note: I was mistaken by the English name for these bulbs. They are NOT arrowroot, which is a different thing.
My father had two ways with
I nicked and skinned all the fingers on my right hand yesterday slicing the arrowroot bulbs with a mandoline. Making arrowroot chips is straightforward. Just slice and fry but getting good chips is another thing. Some chips among the whole batch remained soft and soggy and I had to pick them out. I tried frying at low heat and at high heat but both ways I still got a couple of soggy chips. If the heat is too high, the chips turn brown and bitter. I tried frying about 12 slices each time and I ended up frying chips all night and woke up with a headache this morning. Maybe I should've dried the chips in the sun before I fried them? Any experience to share?
Arrowroot chips are very tasty. They have a slight flavor but my Hub can't even tell they aren't potato chips, which surprises me. Sometimes I think my culinary efforts are wasted on him. He can't tell if something is on the way to rot; the rest of us won't eat something that's off but he'd not notice it or that we're not eating. Then he looks up and catches us making eyes and goes "What?" I once got into the car and he said, "Nice dress". It was a dress I'd been wearing for 7-8 years. After a radical hair cut once, I asked if he noticed anything different and he said "New dress?".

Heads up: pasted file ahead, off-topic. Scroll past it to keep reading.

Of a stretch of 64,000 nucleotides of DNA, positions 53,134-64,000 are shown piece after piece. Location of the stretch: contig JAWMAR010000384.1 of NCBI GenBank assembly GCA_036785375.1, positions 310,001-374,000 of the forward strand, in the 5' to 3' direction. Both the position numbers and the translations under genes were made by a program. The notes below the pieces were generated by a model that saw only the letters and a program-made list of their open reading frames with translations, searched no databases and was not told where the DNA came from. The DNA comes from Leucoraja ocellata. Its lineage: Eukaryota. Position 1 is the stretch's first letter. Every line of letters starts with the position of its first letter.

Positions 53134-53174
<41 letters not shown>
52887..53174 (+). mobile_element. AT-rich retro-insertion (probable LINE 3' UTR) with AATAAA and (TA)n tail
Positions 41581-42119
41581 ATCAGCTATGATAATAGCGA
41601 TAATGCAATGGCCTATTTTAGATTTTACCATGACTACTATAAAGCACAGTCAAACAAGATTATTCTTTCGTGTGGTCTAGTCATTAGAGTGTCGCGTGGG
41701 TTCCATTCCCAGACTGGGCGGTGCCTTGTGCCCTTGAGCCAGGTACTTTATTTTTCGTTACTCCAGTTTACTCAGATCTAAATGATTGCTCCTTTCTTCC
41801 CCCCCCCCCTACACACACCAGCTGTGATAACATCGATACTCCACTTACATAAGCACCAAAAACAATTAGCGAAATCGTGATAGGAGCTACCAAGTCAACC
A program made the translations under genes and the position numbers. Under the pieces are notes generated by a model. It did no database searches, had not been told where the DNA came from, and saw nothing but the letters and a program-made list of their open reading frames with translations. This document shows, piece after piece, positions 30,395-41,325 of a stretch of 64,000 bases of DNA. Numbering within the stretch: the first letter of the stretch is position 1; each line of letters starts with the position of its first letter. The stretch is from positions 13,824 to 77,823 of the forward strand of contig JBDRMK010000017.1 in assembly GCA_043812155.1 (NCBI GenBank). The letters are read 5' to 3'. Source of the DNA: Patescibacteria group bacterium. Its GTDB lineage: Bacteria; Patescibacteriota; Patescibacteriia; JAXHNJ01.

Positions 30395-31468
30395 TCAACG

1/2 t salt
oil for frying
1. Peel (update 14/1/2012: I don't peel the chi gu anymore. Just peel remove the thin 'skin' and scrub well. Less wastage and more fiber) the arrowroot but leave the stem on because you'll need them to hold on to as you slice them into thin slices (the thinner the better) with a mandoline. That's a tip I got from here.
2. Toss the arrowroot bulbs with the salt and leave for an hour.
3. Now, my advice is to bandage all the fingers on your working hand with plaster bandages to prevent skinning them. Get a mandoline that gives the thinnest slices and slice all the arrowroot bulbs (do not rinse away the salt) with a to and fro movement. Update: If you are patient, arrange the arrowroot slices on trays or colanders and leave for a couple of hours (I left them out 1 hour and they were still wet) to dry.
4. Heat up lots of oil and fry the slices in small batches until slightly golden. You have to put the slices one by one into the oil so that they will not stick together. The chips will turn darker even after frying so remove them from the oil when they just turn golden. Drain on paper towels, cool and store in CNY canisters. No need to salt them.